In Conversations with the Spanish Lady
, a sleepless old railroad man describes hauling trains full of the dead across Canada during the World War I home-front plague of influenza that killed thousands of people. As he defends his life, a Spanish lady, cloaked in white, hovers over him as a spectral visitor.
"Schenkkan has written a theatrical tome poem, not primarily of history but of AIDS." —Los Angeles Times. (1 man, 1 woman.)
At Lunch Break
, two strangers strike up a lunchtime conversation in the park that will leave both of them changed forever.
"…we are reminded how suddenly violence can enter our lives and how easy it is for innocent bystanders to become victims." —Louisville Times. (2 men.)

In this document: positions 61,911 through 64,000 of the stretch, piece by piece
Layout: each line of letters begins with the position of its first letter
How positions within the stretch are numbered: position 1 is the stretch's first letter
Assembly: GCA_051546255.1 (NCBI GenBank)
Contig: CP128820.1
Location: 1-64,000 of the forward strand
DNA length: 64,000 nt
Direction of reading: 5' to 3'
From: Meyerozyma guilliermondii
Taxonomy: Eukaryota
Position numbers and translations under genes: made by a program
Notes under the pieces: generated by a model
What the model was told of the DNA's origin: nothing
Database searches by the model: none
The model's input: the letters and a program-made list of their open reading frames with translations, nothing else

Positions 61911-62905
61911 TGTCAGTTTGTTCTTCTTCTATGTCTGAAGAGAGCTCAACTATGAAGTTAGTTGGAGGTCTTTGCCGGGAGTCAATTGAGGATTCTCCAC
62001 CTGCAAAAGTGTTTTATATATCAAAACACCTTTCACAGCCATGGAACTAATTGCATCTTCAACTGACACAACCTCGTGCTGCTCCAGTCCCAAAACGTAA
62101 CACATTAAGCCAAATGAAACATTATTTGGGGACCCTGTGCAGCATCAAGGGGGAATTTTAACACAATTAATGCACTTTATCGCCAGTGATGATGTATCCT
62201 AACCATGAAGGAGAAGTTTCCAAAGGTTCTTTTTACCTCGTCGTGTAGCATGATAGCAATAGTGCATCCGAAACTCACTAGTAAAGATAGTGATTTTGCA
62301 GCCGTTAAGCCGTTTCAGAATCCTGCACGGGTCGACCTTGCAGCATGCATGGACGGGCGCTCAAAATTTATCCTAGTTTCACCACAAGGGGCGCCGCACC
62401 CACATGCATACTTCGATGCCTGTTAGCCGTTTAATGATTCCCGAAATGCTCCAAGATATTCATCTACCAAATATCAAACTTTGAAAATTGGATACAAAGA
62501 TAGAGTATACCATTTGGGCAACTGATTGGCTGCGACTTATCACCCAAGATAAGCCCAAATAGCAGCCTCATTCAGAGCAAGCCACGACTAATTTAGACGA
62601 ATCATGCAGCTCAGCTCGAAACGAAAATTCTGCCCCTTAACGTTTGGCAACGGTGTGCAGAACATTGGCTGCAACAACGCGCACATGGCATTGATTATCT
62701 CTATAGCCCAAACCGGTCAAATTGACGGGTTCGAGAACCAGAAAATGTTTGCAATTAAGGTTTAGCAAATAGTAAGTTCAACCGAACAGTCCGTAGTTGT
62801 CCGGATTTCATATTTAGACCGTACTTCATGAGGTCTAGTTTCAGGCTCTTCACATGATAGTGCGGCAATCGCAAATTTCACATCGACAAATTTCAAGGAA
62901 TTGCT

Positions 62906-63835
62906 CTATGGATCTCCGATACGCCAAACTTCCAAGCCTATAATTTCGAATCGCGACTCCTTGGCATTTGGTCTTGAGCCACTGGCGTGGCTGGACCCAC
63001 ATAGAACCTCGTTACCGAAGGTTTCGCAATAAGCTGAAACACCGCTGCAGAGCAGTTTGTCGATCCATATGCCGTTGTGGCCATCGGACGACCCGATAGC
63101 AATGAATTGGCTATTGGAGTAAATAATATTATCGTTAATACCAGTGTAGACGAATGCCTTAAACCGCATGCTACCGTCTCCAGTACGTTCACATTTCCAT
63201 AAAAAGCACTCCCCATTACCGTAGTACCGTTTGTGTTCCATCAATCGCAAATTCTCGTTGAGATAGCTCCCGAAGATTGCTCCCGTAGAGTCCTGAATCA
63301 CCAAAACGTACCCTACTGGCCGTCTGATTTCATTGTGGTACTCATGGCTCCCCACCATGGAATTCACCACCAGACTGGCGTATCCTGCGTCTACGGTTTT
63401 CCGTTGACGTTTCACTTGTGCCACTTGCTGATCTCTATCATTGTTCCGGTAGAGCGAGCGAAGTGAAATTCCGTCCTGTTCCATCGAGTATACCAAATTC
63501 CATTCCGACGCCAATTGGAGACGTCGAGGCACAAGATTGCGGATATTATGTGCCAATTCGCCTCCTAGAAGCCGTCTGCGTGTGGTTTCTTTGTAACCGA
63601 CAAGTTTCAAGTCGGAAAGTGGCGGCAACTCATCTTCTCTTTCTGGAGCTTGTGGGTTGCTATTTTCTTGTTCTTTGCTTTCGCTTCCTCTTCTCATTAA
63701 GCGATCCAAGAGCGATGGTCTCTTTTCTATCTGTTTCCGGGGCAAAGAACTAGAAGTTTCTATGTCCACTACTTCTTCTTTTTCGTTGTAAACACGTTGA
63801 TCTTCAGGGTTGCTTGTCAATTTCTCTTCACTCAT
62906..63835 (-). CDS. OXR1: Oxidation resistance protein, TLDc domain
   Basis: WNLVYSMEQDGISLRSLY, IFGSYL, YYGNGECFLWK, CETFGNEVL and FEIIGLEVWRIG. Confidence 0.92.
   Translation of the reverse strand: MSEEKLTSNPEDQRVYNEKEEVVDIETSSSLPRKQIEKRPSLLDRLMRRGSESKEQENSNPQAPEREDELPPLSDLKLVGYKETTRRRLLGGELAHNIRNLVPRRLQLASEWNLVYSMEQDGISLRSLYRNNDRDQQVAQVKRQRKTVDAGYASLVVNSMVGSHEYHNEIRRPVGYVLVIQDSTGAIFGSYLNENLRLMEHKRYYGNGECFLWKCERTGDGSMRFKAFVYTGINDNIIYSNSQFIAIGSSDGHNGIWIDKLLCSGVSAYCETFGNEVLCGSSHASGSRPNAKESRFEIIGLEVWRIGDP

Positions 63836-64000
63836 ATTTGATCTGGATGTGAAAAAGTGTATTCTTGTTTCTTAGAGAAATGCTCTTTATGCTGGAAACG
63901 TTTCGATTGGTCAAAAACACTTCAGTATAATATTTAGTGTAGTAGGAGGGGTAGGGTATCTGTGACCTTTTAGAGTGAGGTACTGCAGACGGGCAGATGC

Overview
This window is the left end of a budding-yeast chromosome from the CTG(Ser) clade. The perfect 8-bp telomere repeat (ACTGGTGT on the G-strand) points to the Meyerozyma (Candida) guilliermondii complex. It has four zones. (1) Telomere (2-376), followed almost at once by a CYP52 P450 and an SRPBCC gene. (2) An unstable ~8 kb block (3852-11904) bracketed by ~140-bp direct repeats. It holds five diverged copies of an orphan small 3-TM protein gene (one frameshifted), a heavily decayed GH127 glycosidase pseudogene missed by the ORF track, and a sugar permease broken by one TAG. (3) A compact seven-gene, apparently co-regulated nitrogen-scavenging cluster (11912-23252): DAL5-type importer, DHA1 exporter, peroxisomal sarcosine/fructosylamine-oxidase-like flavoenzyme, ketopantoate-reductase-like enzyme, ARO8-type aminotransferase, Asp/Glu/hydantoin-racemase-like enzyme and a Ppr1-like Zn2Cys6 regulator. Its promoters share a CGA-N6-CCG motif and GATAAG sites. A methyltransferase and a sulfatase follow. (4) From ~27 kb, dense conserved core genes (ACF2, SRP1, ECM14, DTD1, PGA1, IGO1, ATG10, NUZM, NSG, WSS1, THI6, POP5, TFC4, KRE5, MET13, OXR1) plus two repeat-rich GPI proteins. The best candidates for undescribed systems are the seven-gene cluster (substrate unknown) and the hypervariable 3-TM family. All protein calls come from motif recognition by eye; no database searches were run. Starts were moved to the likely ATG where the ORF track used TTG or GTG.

, in the star's dressing room, on a disastrous opening night, old debts are settled while love and power vie for a place on the bill.
"…powerful dramatic anecdote redolent with theatrical gossip at its bitchiest an extremely cunning play with all the fascination of eavesdropping on a particularly juicy scandal." —Louisville Courier-Journal.
"Anger, frustration and fear are the prevailing emotions in this well-written backstage drama. Schenkkan knows theatre people and the pressures that touch both their personal and professional lives." —Louisville Times. (4 men.)
Calvin Renner is The Survivalist
, a "survival engineer," a doomsday prophet/profiteer with a very special pitch for surviving the twentieth century. Don't be the last on your block.
"Chilling and heavily ironic." —The Scotsman.
"Terrifying, squirm in your seat stuff." —Los Angeles Times. (1 man.)